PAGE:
Monday, 27 July 2015

Secret Wars: Marvel's Ultimate Crossover Bloatfest reviewed

Reworked splash from Mike Zeck's Secret Wars art, 1984
So, I've dipped into Marvel's current Ultimate Crossover Bloatfest, which for those of you who dwell outwith the worlds of comics is a several months long publishing event, affecting upwards of 40 regular comic books, with one mega-storyline directly or indirectly affecting characters big, small, forgotten or best-forgotten. This sort of thing's been going on since the mid-80s with the original Marvel Superheroes Secret Wars and - over the vibrational garden fence - DC comics' Crisis On Infinite Earths. The latest offering from the house of ideas is, confusing to greyhairs such as myself, also called Secret Wars. Or possibly Battleworlds. Or Warzones. It is... a mixed bag.

Essentially the 'in-game' background is this: all the different dimensions/worlds/alternate Earths were disappearing (probably an anti-matter wave or something), until only a couple remained, the classic mainstream Marvel Earth (also known as Earth-616, and a no-prize for the first person to correctly tell me where that designation first appeared) and the more recent Ultimate Earth (or Earth-reboot).

What's he sitting on? A tree?
Dried porridge? The Thing?
Some cosmic jiggery-pokery ensues (I don't know exactly what coz I didn't get whichever comic it happened in, but I'm hoping for a giant Kirby tuning fork), and a single planet Earth emerges. Except that it isn't really Earth at all - it's a patchwork collection of realms known collectively as Battleworld (again, confusingly like the original Secret Wars), all ruled over by Doctor Doom, who now wears white and is God, or at least a god, to quote Phil Connors. Why he didn't rename it Doomworld escapes me, as that is exactly what he would do. I suspect the Secret Wars/Batttleworld concept was set in stone before the DoomGod thing was.

Each realm/kingdom is ruled over by a different baron; often another villain (e.g. Baron Sinister and his Bar Sinister; I assume it's a really evil mutant pub) but not always (Sgt Fury rules the craply-named Europix in some sort of never-ending World War Two).  Nothing particular new in that - we've seen the 'villains carve up the planet for themselves' before, in Old Man Logan, the Ultimate line of comics, and Age of Apocalypse. Many of the realms hark back to particular comic events in Marvel history; Days of Future Past, Planet Hulk, Infinity Gauntlet etc. Consequently there are multiple Hulks wandering around, endless Wolverines (wasn't it ever thus) and - oddly - a planet-wise police force made up only of Thors (including frog Thor in a lab-coat - yay!).

The real-world commercial reason for the event is probably a) giant big crossovers sell and b) it's high time that the printed Marvel Universe more closely resembled the hugely popular meganaut that is the cinematic version (or MCU as we bores call it). And they're probably right. Much as I love the established mainstream Marvel continuity, which has - more or less - survived unscathed through the decades since Stan and Jack dreamt up Fantastic Four #1 back in 1961, it seems odd that the comics do not reflect the burgeoning MCU, which itself owes much of its look and feel to Mark Millar's reimagined version of the Avengers, The Ultimates.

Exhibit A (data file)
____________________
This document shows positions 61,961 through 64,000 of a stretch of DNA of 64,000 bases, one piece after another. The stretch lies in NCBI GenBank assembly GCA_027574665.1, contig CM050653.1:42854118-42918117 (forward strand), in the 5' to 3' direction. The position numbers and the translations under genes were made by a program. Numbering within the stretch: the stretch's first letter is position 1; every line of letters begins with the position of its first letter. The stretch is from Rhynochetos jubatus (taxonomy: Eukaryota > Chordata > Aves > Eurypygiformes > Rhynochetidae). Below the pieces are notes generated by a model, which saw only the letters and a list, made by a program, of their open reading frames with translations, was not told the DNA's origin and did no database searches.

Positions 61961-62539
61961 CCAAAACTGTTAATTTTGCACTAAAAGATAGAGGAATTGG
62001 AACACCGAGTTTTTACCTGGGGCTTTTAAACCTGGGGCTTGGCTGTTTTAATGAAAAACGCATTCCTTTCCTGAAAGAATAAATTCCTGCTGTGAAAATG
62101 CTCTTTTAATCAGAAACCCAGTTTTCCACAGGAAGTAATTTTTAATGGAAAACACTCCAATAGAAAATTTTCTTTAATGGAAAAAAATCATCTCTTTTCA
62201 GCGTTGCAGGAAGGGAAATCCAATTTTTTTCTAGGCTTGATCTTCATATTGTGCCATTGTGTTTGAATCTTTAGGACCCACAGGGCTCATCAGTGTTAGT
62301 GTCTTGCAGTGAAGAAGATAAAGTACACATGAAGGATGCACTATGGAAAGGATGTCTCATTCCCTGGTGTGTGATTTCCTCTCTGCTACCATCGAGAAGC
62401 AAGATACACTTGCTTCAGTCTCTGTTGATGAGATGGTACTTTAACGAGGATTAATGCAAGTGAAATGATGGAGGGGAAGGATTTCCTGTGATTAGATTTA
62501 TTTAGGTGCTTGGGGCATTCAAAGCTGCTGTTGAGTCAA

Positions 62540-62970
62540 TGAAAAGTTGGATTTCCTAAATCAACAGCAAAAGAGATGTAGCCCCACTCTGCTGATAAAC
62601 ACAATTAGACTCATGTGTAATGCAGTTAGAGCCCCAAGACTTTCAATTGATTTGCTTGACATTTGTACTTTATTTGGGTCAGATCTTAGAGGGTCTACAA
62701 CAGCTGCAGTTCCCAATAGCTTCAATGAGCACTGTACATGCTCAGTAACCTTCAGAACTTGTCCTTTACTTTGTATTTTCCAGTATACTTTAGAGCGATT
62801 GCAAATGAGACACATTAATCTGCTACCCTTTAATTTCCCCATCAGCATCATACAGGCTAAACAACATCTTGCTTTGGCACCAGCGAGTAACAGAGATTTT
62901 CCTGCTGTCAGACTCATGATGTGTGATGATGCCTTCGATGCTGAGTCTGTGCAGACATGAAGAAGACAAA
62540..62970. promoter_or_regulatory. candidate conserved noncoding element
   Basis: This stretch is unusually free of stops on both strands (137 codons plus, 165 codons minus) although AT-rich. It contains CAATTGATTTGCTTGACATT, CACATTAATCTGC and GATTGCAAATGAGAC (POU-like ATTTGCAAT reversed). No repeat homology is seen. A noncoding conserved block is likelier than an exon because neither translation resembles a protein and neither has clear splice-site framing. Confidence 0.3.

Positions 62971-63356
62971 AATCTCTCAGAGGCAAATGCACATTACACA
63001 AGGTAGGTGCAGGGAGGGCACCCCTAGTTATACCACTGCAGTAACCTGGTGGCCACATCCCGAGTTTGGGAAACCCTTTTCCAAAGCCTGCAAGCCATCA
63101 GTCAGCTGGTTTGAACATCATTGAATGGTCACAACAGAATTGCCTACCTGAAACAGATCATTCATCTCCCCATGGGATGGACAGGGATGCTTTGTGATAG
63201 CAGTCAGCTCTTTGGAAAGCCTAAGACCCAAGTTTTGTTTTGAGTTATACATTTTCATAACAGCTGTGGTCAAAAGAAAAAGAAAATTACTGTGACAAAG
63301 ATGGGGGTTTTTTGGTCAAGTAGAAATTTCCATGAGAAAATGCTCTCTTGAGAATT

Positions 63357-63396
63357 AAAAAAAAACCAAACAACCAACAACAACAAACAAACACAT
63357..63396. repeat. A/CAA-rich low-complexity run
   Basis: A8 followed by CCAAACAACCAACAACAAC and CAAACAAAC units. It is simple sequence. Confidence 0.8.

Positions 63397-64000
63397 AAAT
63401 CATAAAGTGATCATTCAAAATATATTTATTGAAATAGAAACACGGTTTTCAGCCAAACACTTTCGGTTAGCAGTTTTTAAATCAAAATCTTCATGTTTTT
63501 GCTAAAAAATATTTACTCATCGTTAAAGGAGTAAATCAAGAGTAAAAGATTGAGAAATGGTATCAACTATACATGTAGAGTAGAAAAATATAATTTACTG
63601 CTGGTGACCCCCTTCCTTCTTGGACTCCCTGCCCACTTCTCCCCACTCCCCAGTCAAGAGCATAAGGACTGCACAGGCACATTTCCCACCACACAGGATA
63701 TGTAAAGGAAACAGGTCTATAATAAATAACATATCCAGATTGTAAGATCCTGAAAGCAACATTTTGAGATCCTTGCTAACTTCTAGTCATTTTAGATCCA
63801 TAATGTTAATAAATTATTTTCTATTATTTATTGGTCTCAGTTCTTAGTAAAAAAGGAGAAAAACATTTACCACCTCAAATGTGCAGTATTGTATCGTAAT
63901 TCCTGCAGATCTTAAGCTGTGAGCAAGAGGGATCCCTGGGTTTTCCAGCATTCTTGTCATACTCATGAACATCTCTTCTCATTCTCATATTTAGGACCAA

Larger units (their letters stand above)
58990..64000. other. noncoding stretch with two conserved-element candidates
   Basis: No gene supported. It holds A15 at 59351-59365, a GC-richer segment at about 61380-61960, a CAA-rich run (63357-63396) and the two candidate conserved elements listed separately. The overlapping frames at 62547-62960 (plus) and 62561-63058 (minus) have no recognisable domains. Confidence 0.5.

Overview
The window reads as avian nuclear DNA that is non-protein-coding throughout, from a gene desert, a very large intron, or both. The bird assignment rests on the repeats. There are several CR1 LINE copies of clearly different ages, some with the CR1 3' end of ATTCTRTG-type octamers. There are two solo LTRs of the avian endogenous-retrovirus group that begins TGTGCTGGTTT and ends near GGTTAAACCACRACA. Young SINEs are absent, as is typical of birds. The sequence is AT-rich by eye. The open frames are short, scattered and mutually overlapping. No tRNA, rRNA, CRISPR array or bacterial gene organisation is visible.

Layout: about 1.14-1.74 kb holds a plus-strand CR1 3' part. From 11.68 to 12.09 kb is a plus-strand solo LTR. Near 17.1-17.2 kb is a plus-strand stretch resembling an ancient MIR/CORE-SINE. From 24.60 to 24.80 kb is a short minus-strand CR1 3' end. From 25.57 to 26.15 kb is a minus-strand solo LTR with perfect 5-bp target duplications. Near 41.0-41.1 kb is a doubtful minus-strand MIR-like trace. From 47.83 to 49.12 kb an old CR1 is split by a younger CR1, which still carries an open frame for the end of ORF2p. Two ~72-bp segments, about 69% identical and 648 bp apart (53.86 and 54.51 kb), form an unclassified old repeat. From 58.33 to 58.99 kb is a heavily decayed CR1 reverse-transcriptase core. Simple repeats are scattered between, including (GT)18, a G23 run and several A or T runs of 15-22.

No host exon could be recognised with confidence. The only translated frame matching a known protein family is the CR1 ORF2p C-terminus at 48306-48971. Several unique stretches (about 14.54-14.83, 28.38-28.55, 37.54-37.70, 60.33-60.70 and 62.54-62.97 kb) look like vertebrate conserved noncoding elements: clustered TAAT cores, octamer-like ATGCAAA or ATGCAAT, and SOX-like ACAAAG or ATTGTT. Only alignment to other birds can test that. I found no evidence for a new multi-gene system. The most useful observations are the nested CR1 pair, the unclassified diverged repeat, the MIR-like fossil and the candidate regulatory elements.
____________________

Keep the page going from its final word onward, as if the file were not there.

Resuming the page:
Back when comics were fun, mutter mumble
With the exception of the odd movie tie-in comic, to my knowledge only the ongoing Iron Man series in any way resembles the on-screen version (though, shorn of Robert Downey Jnr's snarky charisma, Matt Fraction's paper depiction of Tony Stark is naught but an irritating tool, and isn't helped by endless tedious storylines involving corporate shenanigans and 'reinventing the scientific paradigm'. Yawn. Gimme the classic David Michelenie/Bob Layton era any day: Iron Man vs two dozen villains on Justin Hammer's floating island! Shellhead and Doom go back to Camelot! The Titanium Man crashes a Rodney Dangerfield gig!).

So, to Battleworld. Or possibly Secret Wars. Or Warzones. I picked up a bunch of issues this weekend at the ever-pleasant Orbital Comics in London, where I had a delightful chat with the chap at the till about Fables. The comics I selected were all either issues #2 or #3, so I was coming in slightly late to the story. Still and all, comics are published in serial form, and should be expected to make some kind of sense to readers who haven't been there from the beginning.

In many modern comics, and Secret Wars is no exception to this, an effort has been made to bring newcomers up to date with the story by means of a single page recap, often with teeny-tiny headshots of the the main characters. This technique recently reached its nadir with Jonathan Hickman writing the Avengers (I forget which flavour), with literally dozens of character headshots peppering the recap page, like a Legion Of Superheroes yearbook. But more of Mr Hickman's influence later.

* * *

Here's what I issues I read, why I picked them off the shelf, and what I thought of them:

Secret Wars #3 (of 8)

Never tire of Alex Ross' Spidey
Why I picked it up: It has a groovy Alex Ross cover - a split screen with half of Reed Richards and a bunch o' heroes (both Spideys, Ladythor etc) on one side, and some dude in silly hat with a bunch of villains on the other. For all Ross' genius at painting likenesses of comic characters, the headshot of Maximus (who some call mad) is unintentionally hilarious - he looks like Jim Carrey about to do a Jimmy Hill impression.

The other villains include forgettable Hickman dweebs with daft two-part names like Corvus Glaive, Midnight Swan and my least/best favourite, Proxima Midnight, or Five To Twelve as I like to call her.

What I thought of it: Eh. This series is the main spine of the entire Secret Wars event, so it necessarily must hop about from realm to realm. And it does so with the usual lack of characterisation that is a Hickman trademark - only grieving, shell-shocked Reed and a babbling Miles Morales (Ultimate Spidey) display anything like a personality; everyone else just delivers stentorian globs of dialogue with all the charm of a broomstick.

It also seemed to be a bit of a breather between issues as there was an awful lot of chat and very little action, apart from a spaceship opening up to reveal a bunch of 'pre-Crisis' survivors, which was nicely done. I also liked the hidden Isle of Agamotto.

Nice artwork from Esad Ribic, though the shot of Doom's face, whilst disturbing, doesn't seem horrific enough - it looks like he could have dispensed with the metal face mask and got away with a cyclist's scarf over his nose all these years.